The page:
magazine | Sep 26, 2019 |
This online platform wants to help you find your next pop-up

Michele Varian and Jay Norris are forging a path—and a platform—to revolutionize the relationship between stores and brands.

  

Stress in the retail market is no secret. Landlords want 10-year leases at sky-high prices; meanwhile, many retailers are returning to a consignment model because their rents have made it harder to buy inventory. At the same time, brands have gained direct access to consumers online, minimizing the margins for retailers, whose curated points of view may help a customer discover product but whose shops are no longer the guaranteed point of sale. Enter Guesst, an online platform developed by Michele Varian and Jay Norris that brokers pop-up opportunities between retailers and brands.

Norris was working in New York real estate as a tenant representative when he reconnected with his Detroit high school classmate Varian in SoHo, where she has run a retail store since 2001. After a collaboration that created retail opportunities for product designers micro-manufacturing in Detroit got them talking about the barriers to brick-and-mortar success, the pair set out to create a platform that would alleviate the pain points of the retail journey.

Guesst acts as a matchmaker between retailers and brands (and sometimes landlords) by leveraging existing retail space to host branded experiences in exchange for a placement fee. The result is a reframing of the classic retail-brand relationship: Retailers can count on a guaranteed monthly payment (which helps alleviate rent), and brands can get into the brick-and-mortar game without having to mark up their product. Guesst launched to select partners in New York in late 2018, with plans to expand to D.C., Los Angeles, Chicago and Atlanta in early 2020.

In addition to connecting makers and vendors, Guesst also eliminates the extra bookkeeping a shop-in-shop would otherwise require by handling inventory management and sales and tax reporting; it also creates transparency for all parties through weekly updates—and perhaps most notably, ensures that brands get paid weekly for their portion of all sales. “We wanted to build something that gets under the hood and makes it easier for people to access retail as a whole,” says Norris of the two-year process of developing the platform with Varian and their small team.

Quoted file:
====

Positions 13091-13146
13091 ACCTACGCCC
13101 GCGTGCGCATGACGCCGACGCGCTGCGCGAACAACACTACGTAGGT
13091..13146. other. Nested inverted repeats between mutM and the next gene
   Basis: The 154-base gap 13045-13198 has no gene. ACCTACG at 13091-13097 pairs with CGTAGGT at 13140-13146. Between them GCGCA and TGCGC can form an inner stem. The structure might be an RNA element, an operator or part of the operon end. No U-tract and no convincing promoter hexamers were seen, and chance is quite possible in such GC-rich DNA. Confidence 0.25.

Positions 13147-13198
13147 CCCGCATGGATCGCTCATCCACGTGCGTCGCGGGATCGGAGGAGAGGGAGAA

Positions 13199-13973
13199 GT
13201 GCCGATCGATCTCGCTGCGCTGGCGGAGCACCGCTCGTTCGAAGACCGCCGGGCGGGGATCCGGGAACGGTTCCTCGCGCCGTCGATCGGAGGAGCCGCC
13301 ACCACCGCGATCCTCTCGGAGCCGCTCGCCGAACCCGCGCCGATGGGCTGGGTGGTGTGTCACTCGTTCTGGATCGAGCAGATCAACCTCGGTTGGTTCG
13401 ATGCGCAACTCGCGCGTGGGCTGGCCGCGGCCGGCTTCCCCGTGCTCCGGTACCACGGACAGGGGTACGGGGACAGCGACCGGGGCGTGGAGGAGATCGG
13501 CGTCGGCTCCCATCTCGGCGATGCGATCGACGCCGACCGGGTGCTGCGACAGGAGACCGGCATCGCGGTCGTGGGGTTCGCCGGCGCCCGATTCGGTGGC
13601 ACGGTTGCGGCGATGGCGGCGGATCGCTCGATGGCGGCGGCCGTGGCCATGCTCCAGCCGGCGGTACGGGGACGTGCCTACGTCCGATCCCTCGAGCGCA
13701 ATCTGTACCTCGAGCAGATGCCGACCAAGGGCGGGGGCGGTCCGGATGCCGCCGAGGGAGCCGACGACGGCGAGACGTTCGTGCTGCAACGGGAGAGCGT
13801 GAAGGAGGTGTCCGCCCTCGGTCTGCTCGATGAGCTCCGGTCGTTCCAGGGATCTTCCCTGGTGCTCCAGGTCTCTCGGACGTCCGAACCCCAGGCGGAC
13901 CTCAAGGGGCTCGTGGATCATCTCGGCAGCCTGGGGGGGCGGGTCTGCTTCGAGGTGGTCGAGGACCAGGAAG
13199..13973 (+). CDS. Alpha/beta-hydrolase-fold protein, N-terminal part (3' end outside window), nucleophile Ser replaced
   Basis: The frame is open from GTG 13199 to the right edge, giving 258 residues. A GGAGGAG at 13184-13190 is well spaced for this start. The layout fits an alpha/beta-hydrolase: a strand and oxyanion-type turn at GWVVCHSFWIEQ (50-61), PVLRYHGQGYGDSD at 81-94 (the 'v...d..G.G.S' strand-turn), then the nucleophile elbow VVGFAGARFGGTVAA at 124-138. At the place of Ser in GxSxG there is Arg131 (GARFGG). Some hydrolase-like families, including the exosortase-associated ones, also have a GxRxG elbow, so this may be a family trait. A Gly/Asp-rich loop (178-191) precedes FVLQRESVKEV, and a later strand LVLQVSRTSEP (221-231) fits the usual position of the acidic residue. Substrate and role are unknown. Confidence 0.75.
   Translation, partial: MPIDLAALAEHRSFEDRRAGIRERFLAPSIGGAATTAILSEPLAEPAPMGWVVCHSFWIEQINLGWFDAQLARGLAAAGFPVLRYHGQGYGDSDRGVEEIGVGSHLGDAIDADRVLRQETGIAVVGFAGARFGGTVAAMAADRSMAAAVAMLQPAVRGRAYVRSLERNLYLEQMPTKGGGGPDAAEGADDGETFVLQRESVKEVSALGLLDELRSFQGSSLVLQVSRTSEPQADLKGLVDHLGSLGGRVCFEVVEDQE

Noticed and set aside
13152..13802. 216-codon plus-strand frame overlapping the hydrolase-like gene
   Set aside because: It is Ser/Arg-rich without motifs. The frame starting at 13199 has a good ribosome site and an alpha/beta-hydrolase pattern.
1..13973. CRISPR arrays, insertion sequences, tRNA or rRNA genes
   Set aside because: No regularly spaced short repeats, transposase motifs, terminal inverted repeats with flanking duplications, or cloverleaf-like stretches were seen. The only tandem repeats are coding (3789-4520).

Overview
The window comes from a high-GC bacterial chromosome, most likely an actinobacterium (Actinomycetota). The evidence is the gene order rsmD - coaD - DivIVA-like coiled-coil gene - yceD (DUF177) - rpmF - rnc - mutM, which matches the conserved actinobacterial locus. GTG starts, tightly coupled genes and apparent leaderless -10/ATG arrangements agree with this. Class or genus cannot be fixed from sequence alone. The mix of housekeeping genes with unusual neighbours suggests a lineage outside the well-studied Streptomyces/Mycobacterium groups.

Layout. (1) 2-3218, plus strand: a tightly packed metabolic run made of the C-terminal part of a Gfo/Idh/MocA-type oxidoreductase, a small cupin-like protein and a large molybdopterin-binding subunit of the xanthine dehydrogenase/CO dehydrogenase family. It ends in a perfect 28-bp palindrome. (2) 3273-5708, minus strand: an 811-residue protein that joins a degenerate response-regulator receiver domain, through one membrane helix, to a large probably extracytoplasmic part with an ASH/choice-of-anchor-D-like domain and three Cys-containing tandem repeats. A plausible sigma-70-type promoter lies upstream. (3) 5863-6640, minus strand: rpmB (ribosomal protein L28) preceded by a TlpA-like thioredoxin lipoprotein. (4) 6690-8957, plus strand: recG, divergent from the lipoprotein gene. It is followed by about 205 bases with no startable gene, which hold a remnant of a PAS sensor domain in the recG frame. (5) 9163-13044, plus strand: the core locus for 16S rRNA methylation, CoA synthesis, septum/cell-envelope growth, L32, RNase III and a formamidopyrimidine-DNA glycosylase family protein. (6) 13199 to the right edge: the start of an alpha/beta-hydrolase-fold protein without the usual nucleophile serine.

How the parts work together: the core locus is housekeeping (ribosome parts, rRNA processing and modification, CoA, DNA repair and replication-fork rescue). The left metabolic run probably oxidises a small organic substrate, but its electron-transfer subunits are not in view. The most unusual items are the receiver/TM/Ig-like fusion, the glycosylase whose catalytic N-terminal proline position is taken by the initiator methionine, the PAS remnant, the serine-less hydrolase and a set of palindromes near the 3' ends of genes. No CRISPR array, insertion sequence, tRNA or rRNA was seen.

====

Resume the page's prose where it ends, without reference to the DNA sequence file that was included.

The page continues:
Varian’s insights into the challenges retailers and brands face shaped the functionality of Guesst’s tools, and she beta-tested the platform in her own shop. One of her priorities was creating access for brands that didn’t fit into the existing retail model. “Direct-to-consumer brands and independent makers who started as Etsy shops both want to move into physical retail, but have not built their businesses to accommodate wholesale margins,” she says. Many were only able to provide 10 percent of their retail sales, not the 50 percent she typically requires. On Guesst, brands pay the host retailer a monthly fee—starting at hundreds of dollars rather than the tens of thousands that a stand-alone storefront can cost. In exchange, the brands pocket a much larger percentage of their sales. Using the platform also means brands don’t have to sign leases or hire and train staff, but they still get the weekly reporting—and the weekly paycheck. “Guesst creates opportunity and balances risks for all parties,” says Varian. “Our product allows them to do an activation in one city for three, six or 12 months, then take the same inventory to another city to build brand awareness.”

Norris compares the platform to Airbnb, in that it delivers underutilized real estate to an interested party. But from a functionality perspective, he says it’s more like Uber: “You can get in the car, but then the driver takes you to your destination,” he explains. “With Guesst, we’re helping you drive retail. We’re assisting you in the journey.”

Photo: Courtesy of Michele Varian

This article originally appeared in Fall 2019 issue of Business of Home, Issue 13. Subscribe for more.

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